The Magnats emphasize the treble, but I think that the worst of it may be above my hearing range. They have great midrange, and though the woofer is only eight inches, the bass is good, clean and well controlled, though they don't go very deep. I was impressed though, they beat either of the B&Ws easily. They cannot match the immpact or clarity of the JBLs though.
    The JBL L20T are my favorite small speaker, they are about the same size as the little Polks but beat them easily in bass and dynamics.
    The Magneplanars that I have are the smallest ones. They are sensitive to placement in a way that none of the other speakers are, the only spot where they really worked for me was in front of the drapes, where the back wave was mostly absorbed instead of reflected. They did a nice job set up that way, but if you move around the sound quality changed, you have to sit still while listening, you lose most of the treble if you move to the side even a little. If you get up and walk around while listening, the change in their response as you move is bothersome to me. Every now and them I have to hop up for an air guitar solo or something. And they don't play loud very well.
    The L-100s emphasise the midrange too much but seem to have a subdued high end. Turning down the mid L-pad helped. Turning up the tweeter L-pad until the treble level was where I wanted it made them sound harsh, I couldn't find a good combination. The bass was good though. They do rock better than jazz.
    The Martin Logans are great speakers, they match the JBLs easily on clarity and do a slightly better job I think, on voices. But the bass just does not sound right, even with the -3db contour switch in there is too much mid bass and it is loose, just a bit out of control. My room is probably not ideal for them. The treble dispersion of the M-Ls is pretty narrow, I have a reclining chair set up about four feet to the left of my couch, which is pretty much centered on the speakers. I cannot find a placement that will give good sound at both the chair and couch, I have to choose. The midrange sound is a bit recessed on the M-Ls compared to most of these other speakers. And the dynamics of the panel don't match the woofer. The panel can sound a bit flat on some music. They are very inefficient, and need a lot of power to start sounding good. But then they start compressing if you give them too much, kind of a narrow operating range. But overall they do sound fantastic, especially if you sit right in the middle between the two speakers.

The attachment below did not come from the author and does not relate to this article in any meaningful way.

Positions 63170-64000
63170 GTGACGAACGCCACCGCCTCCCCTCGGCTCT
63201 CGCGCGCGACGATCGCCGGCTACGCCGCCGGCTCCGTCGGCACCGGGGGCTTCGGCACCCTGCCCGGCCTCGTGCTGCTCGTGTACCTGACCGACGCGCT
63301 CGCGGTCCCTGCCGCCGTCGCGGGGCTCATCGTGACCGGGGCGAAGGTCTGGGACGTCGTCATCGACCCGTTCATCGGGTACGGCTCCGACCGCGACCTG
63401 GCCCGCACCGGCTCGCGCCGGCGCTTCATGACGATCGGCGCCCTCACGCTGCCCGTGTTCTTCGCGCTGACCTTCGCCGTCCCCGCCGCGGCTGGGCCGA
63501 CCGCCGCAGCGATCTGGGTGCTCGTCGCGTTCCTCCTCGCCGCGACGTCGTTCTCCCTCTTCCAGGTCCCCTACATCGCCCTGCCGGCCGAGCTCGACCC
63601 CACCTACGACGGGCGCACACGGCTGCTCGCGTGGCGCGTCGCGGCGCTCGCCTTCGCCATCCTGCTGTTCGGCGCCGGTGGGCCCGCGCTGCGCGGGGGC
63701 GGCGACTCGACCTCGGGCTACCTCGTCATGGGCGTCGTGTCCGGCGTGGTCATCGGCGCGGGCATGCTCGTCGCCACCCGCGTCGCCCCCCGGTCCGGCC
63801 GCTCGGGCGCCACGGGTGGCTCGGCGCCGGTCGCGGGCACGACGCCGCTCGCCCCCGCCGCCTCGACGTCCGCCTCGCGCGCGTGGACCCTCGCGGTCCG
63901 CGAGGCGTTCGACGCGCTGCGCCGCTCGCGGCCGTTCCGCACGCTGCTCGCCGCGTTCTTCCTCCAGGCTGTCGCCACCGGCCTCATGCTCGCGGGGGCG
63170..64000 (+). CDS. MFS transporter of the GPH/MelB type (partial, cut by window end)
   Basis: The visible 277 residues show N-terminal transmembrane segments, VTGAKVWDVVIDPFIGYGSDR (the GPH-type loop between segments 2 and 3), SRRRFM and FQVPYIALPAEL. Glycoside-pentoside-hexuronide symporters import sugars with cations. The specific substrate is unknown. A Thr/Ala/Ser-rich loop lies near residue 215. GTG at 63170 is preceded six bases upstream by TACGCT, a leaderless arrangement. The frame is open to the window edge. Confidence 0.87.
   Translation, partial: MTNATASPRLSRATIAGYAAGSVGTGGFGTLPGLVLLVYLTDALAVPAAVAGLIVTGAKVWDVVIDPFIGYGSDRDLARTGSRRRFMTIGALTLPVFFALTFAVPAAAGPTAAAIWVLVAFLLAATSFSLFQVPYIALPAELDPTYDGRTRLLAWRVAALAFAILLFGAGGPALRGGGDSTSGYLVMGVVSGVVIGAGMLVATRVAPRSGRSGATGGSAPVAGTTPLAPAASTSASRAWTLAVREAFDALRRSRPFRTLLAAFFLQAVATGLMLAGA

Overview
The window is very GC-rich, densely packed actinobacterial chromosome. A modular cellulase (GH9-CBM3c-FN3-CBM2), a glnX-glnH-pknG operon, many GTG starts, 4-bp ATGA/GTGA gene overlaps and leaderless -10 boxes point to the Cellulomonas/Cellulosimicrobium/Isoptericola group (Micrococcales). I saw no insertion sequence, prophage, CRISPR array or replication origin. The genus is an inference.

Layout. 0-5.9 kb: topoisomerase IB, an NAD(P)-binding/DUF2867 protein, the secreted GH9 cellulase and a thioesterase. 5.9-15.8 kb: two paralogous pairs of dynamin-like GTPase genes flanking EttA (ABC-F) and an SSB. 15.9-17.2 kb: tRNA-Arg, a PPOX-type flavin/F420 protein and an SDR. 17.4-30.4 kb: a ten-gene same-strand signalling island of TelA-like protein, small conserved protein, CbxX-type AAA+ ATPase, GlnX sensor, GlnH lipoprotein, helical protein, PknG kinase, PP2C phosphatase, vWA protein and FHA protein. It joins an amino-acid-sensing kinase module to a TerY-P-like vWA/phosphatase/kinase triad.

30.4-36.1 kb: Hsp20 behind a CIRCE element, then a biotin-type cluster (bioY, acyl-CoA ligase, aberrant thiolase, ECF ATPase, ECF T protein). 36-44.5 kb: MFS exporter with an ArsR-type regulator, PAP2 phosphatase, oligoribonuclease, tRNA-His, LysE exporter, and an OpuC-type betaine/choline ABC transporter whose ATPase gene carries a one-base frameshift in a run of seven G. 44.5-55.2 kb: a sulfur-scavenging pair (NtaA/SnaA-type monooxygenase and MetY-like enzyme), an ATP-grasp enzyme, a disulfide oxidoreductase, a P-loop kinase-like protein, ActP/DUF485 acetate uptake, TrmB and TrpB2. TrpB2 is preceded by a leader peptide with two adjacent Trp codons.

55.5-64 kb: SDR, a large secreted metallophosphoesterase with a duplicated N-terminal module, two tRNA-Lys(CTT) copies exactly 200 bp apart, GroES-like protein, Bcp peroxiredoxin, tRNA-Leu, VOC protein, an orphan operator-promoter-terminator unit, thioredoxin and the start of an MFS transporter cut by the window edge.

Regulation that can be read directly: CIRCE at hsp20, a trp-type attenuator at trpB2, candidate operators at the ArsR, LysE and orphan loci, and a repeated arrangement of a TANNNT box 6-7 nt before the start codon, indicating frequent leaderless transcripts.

So in the end the XPLs win out. I will eventually sell everything else, but I wont sell these. I think that if they had the LE14 woofer and a -2db (or-3) contour switch for the midrange they would be my ideal speaker.

  9. #9
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    Originally posted by Don C
    So in the end the XPLs win out. I will eventually sell everything else, but I wont sell these. I think that if they had the LE14 woofer and a -2db (or-3) contour switch for the midrange they would be my ideal speaker.
    Agreed. I'll look into padding the 093Ti. I would recommend the 250Ti volume instead of the 240Ti volume for the system you propose.

  10. #10
    Administrator Robh3606's Avatar
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    Good review! and yes they do measure hot on the highend on axis. You can see it easily on the RTA. They still fit in the "window" but the upper emphasis is there.

    Rob

  11. #11
    RIP 2011 Zilch's Avatar
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    Originally posted by Robh3606
    They still fit in the "window"....
    The "window" being +/- 3dB?

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    Originally posted by Don C
    I think that if they had the LE14 woofer and a -2db (or-3) contour switch for the midrange they would be my ideal speaker.
    For ~ 1 dB of attenuation replace R10, R11, R12 with 7.5 ohm 10 W resistors and add a 39 ohm 10 W in parallel with R13.

    For ~ 2 dB of attenuation replace R10, R11, R12 with 9.1 ohm 10 W resistors and add a 15 ohm 10 W in parallel with R13.

  13. #13
    Senior Member Don C's Avatar
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    Thanks for the help. I will have to figure out how to make these switchable, just for those recordings that seem to benifit from the added character that the boosted midrange gives them.

  14. #14
    Senior Member Don C's Avatar
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    Looking at my copy of the 200A schematic, (I am still looking for the early 200 version) I noticed that the caps that are in series with the mid and tweeter are bypassed twice. They have used a .01 and a .005 there. Interesting, I wonder if that would be a good upgrade for some other systems.

  15. #15
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    Originally posted by Don C
    Looking at my copy of the 200A schematic, (I am still looking for the early 200 version) I noticed that the caps that are in series with the mid and tweeter are bypassed twice. They have used a .01 and a .005 there. Interesting, I wonder if that would be a good upgrade for some other systems.
    I've posted about that so damn many times it makes me sick to think of all the time I've wasted doing it. The 0.01 are polypropylene and the .005 are polystyrene. I've posted about their benefits and I've posted about how the TOTL JBL's used them, L250, 250Ti, XPL200.